Besides enhancing patient care, narrative medicine influences physicians’ identity development. Physicians are constantly exposed to the tragedies and suffering of others. The physician experience is beautifully depicted in this statement by Rita Charon: “Altruism, compassion, respectfulness, loyalty, humility, courage and trustworthiness become etched into the physician’s skeleton by the authentic care of the sick. Physicians absorb and display the inevitable results of being submerged in pain, unfairness and suffering while being buoyed by the extraordinary courage, resourcefulness, faith and love they behold every day in practice.”1 When caring for patients, physicians experience situations that can provoke a wave of emotions — joy, hope, anger, despair and sorrow. At times, the magnitude of the sadness can be paralyzing. Each doctor responds differently to grief, and many experience identity challenges as they move forward in their training. Narrative medicine engages doctors to self-reflect and “grow in their personal understanding of illness.” It is also a valuable tool to develop social empathy by engaging with patients more closely. In doing so, doctors can immerse themselves in the patient experience and work toward alleviating pain and suffering. It’s healing through hearing at its best.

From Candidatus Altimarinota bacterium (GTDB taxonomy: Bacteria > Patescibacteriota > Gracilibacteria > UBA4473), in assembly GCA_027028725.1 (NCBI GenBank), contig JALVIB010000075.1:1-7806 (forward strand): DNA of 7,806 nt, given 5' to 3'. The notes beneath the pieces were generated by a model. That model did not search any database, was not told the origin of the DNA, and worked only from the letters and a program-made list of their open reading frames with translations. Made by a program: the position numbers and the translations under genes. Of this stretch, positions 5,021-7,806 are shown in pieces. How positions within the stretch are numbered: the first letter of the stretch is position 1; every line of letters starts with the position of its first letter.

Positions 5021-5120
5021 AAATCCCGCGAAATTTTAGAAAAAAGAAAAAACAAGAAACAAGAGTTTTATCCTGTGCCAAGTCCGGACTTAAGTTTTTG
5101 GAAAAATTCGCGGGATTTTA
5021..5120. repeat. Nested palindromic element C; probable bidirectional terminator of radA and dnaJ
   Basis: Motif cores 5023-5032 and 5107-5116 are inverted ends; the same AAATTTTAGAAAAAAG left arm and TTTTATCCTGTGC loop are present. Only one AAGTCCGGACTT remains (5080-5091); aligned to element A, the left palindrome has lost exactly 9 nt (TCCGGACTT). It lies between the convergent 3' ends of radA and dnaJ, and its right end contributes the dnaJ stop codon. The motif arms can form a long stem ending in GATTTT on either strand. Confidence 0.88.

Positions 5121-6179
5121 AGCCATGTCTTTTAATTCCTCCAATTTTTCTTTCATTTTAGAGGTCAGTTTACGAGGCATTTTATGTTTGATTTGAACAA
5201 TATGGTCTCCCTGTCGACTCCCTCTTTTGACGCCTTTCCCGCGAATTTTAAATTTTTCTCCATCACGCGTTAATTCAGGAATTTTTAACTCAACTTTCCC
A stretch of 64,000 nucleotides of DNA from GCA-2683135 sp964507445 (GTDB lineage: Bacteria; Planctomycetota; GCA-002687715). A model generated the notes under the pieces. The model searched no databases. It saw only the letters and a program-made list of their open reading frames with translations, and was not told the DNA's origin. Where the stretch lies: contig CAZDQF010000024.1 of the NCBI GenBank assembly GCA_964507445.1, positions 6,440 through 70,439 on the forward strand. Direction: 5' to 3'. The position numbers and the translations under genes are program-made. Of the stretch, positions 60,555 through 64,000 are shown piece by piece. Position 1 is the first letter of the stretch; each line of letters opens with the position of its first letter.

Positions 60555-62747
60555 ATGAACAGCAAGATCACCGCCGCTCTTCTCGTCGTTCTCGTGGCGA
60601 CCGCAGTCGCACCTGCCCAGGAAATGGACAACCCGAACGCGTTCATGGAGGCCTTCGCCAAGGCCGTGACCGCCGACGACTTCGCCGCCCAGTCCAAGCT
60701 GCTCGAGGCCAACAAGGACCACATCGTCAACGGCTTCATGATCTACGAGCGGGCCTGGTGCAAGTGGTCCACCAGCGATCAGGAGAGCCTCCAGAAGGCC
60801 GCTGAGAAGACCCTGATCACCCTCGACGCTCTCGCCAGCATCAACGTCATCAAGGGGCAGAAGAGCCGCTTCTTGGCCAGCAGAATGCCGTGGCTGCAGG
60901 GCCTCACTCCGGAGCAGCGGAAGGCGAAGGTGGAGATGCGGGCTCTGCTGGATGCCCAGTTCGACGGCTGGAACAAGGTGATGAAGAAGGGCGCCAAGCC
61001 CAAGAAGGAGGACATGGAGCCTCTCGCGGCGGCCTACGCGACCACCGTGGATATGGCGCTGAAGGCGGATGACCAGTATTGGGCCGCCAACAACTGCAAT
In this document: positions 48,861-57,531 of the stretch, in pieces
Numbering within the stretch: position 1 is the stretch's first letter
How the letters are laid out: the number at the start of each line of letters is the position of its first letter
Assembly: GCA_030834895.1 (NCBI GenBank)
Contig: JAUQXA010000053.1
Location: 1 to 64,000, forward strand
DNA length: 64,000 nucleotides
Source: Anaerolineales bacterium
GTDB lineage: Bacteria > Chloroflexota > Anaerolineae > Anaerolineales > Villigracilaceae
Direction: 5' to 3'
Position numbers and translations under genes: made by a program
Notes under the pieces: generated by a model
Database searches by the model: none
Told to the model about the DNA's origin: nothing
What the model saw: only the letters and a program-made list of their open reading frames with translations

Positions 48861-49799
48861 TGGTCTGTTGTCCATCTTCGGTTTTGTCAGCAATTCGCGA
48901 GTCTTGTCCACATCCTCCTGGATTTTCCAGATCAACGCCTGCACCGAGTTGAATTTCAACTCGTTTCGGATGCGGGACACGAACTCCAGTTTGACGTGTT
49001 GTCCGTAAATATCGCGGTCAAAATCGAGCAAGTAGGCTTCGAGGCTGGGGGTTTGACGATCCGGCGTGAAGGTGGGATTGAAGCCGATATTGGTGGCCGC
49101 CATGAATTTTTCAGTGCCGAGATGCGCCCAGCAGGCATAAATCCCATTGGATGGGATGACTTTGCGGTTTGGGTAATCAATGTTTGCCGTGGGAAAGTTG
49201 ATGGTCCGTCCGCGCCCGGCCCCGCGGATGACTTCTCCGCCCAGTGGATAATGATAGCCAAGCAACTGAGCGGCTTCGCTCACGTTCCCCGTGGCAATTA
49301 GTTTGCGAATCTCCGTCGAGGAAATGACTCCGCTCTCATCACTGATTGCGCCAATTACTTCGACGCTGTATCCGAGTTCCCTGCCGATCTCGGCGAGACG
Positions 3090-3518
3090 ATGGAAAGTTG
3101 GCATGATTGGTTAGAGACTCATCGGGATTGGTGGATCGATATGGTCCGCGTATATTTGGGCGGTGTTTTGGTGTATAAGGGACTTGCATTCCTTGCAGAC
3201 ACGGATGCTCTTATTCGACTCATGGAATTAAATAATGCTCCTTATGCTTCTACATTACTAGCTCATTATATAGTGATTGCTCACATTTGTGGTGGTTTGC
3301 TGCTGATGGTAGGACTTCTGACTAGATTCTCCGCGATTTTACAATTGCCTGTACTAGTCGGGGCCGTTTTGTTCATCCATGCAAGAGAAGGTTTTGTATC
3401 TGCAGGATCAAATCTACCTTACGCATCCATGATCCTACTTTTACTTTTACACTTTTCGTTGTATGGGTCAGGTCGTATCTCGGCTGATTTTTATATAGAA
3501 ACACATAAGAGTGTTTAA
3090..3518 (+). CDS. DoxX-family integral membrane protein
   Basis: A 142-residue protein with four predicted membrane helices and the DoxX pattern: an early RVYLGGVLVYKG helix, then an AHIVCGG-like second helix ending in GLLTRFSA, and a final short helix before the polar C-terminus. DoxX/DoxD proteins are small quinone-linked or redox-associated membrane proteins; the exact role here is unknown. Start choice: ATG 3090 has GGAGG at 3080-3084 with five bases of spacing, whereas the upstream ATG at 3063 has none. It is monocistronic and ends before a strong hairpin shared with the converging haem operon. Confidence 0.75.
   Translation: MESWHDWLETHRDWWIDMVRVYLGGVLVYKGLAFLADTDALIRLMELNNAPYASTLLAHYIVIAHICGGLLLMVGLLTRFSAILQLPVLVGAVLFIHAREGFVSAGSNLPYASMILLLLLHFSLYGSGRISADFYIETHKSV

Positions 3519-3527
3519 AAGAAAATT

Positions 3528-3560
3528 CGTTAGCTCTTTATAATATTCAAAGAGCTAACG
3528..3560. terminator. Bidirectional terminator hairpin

Unfortunately, not all medical institutions require the health humanities to be incorporated into the medical school curriculum, but I find it is an integral part of training that should be emphasized. Narrative medicine challenges doctors to respond to complex, ambiguous situations with a thoughtful and creative approach. It encourages personal growth and provides physicians with the tools to overcome disappointment and setbacks in their careers and personal lives. It fosters activism and empowers physicians to recognize and act upon disparities that exist in health care, ultimately leading to better patient outcomes and improved patient satisfaction. It implores the physician to investigate the patient’s illness as a whole, including the mental and socioeconomic factors that may afflict them. For how can we effectively help our patients if we don’t truly understand their ailment(s) in the first place?

References:

1Charon, R. Narrative Medicine: A Model for Empathy, Reflection, Profession, and Trust. JAMA. 2001; 286 (15): 1897–1902. doi: 10.1001/jama.286.15.1897

2Hawkins, AH, MacEntyre MC. Teaching Literature and Medicine. New York, NY: Modern Language Association; 2000.

 


Related Content

Want to read more from the Johns Hopkins School of Medicine? Subscribe to the Biomedical Odyssey blog and receive new posts directly in your inbox.

Share This Post